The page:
Annual report 2011-12

Annual Report – October 2012

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1. Director's review

The 2011-12 financial year has been another productive one for the Australian Institute of Family Studies (AIFS). The Institute has advanced understanding of the factors affecting the functioning of families and the wellbeing of their members. It continued to undertake research and disseminate findings to policy-makers, service providers and the broader community, and has extended its work with a range of government and community sector agencies to help inform policy and improve practice to support families in Australia.

In January 2012, the Institute moved from the Prime Minister and Cabinet (PM&C) portfolio (responsible to the Minister for Social Inclusion, the Hon. Tanya Plibersek MP) to the Families, Housing, Community Services and Indigenous Affairs (FaHCSIA) portfolio. The Hon. Jenny Macklin MP, Minister for Families, Community Services and Indigenous Affairs assumed ministerial responsibility for the Institute.

Research highlights

Throughout the year, the Institute continued to contribute to policy development by conducting timely and relevant research in a wide range of areas.

Past adoption experiences

One of the Institute's key research priorities throughout 2011-12 has been to undertake research into the current support and service needs of people affected by past adoption experiences, particularly closed adoption processes. This 18-month national project included surveying more than 1,500 respondents, and conducting more than 50 one-on-one interviews and focus groups involving approximately 300 people, throughout Australia. Input from professionals working with people affected by past adoption practices was also sought. The project used quantitative and qualitative approaches in studying this sensitive issue. The report was completed in June 2012 for submission to the Community and Disability Services Ministers Conference in the new financial year.

Life Around Here

Commissioned by the Department of Employment, Education and Workplace Relations (DEEWR), this study involved jobless families in three disadvantaged areas across Australia, and explored the barriers to their gaining employment. Participants from 59 households contributed by sharing their very personal stories of the long-term lack of paid employment. The study has provided valuable insights into the experiences of people who live with entrenched disadvantage, describing their challenges, aspirations and hopes, as well as capturing their insights into the factors that might facilitate their participation in the world of work. The report provides a valuable resource not only for policy-makers, but also for those who work in frontline services that deliver supports to such families.

Longitudinal studies

The ability to work collaboratively in longitudinal research continues to enhance the Institute's reputation as a leading research agency in Australia and overseas. Increasingly, this is a significant part of the Institute's work. The longitudinal datasets are rich resources for Institute researchers, colleagues in Commonwealth, State and Territory government agencies, the community sector and a steadily growing number of researchers. Throughout 2011-12, the Institute extended this expertise as a provider and manager of longitudinal studies as existing projects gained further maturity and the data were more widely used, both here and abroad, and as new longitudinal research collaborations came to fruition.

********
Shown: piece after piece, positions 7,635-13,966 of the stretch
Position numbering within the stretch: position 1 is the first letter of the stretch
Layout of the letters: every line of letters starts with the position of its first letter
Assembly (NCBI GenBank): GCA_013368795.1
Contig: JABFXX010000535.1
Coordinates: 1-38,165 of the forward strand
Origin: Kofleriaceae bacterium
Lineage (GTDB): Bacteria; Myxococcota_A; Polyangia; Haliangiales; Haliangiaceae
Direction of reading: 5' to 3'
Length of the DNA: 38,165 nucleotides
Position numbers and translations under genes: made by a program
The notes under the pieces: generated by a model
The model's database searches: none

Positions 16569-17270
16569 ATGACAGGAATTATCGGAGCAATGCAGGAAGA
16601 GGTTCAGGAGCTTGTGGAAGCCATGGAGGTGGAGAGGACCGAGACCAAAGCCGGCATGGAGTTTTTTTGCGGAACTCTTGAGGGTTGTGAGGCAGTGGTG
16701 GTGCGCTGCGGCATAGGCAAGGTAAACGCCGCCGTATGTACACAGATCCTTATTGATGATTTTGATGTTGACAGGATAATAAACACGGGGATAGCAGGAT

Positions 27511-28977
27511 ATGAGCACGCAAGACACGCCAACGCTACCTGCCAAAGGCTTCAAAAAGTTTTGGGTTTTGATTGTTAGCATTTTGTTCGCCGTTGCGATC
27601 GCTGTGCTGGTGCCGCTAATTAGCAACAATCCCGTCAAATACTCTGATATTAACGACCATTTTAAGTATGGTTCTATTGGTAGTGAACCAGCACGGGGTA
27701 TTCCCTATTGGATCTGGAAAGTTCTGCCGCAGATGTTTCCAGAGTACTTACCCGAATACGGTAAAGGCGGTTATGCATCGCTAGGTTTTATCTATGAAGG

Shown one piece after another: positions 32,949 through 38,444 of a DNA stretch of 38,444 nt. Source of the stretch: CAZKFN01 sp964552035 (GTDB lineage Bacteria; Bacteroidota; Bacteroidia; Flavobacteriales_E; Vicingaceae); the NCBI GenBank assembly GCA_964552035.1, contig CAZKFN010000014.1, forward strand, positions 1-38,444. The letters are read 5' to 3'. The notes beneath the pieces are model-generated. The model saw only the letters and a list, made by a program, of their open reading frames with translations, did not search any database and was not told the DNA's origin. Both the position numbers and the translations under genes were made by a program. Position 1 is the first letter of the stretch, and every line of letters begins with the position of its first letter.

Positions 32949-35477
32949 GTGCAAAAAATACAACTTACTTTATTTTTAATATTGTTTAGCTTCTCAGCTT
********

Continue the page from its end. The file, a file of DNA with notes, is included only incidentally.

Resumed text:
Growing Up in Australia

Growing Up in Australia: The Longitudinal Study of Australian Children (LSAC) continued to provide insights into the paths Australian children and their families take through life. Funded by FaHCSIA, LSAC is undertaken by the Institute in partnership with FaHCSIA and the Australian Bureau of Statistics (ABS). Analyses of the data by researchers throughout Australia and internationally again showed steady increase across the year, with around 490 registered users. The Institute is collaborating with the Organisation for Economic Cooperation and Development (OECD) to contribute analyses of LSAC data to a range of cross-national longitudinal data harmonisation initiatives being coordinated by the OECD.

This year, the study released the first LSAC Annual Statistical Report 2010, presenting key findings in a range of research areas, including: children's experiences of child care; language development; parenting practices and behaviours; and children's pre- and peri-natal health experiences.

Data from the LSAC project have also been highlighted in a series of documentaries broadcast on ABC TV - Life At 1 (2006), Life At 3 (2008) and Life At 5 (2011), with Life at 7 expected to be released in 2012-13.

Australian Temperament Project

The Australian Temperament Project (ATP) commenced in 1983 and has been conducted in partnership with research teams at the University of Melbourne and Deakin University. The study has been following young people's psychosocial development from infancy to adulthood, investigating the contributions of personal, family, peer and broader environmental factors to adjustment and wellbeing.

This year, the ATP investigated the development of problems such as: learning difficulties; antisocial behaviour; substance abuse, anxiety and depression; and positive development, including social competence, supportive family and peer relationships, and civic participation.

In December 2011, data collection commenced for a new ATP sub-study examining the experiences of ATP study members with children aged 11-36 months.

Stronger Families in Australia

Following the results of the first phase of the Stronger Families in Australia (SFIA) project in 2006, which evaluated the Communities for Children (CfC) initiative, the Institute has been funded by FaHCSIA to undertake phase two of the project.

This phase is evaluating the ongoing effects of the CfC initiative on the children - who are now in middle childhood - and on their families.

Pathways of Care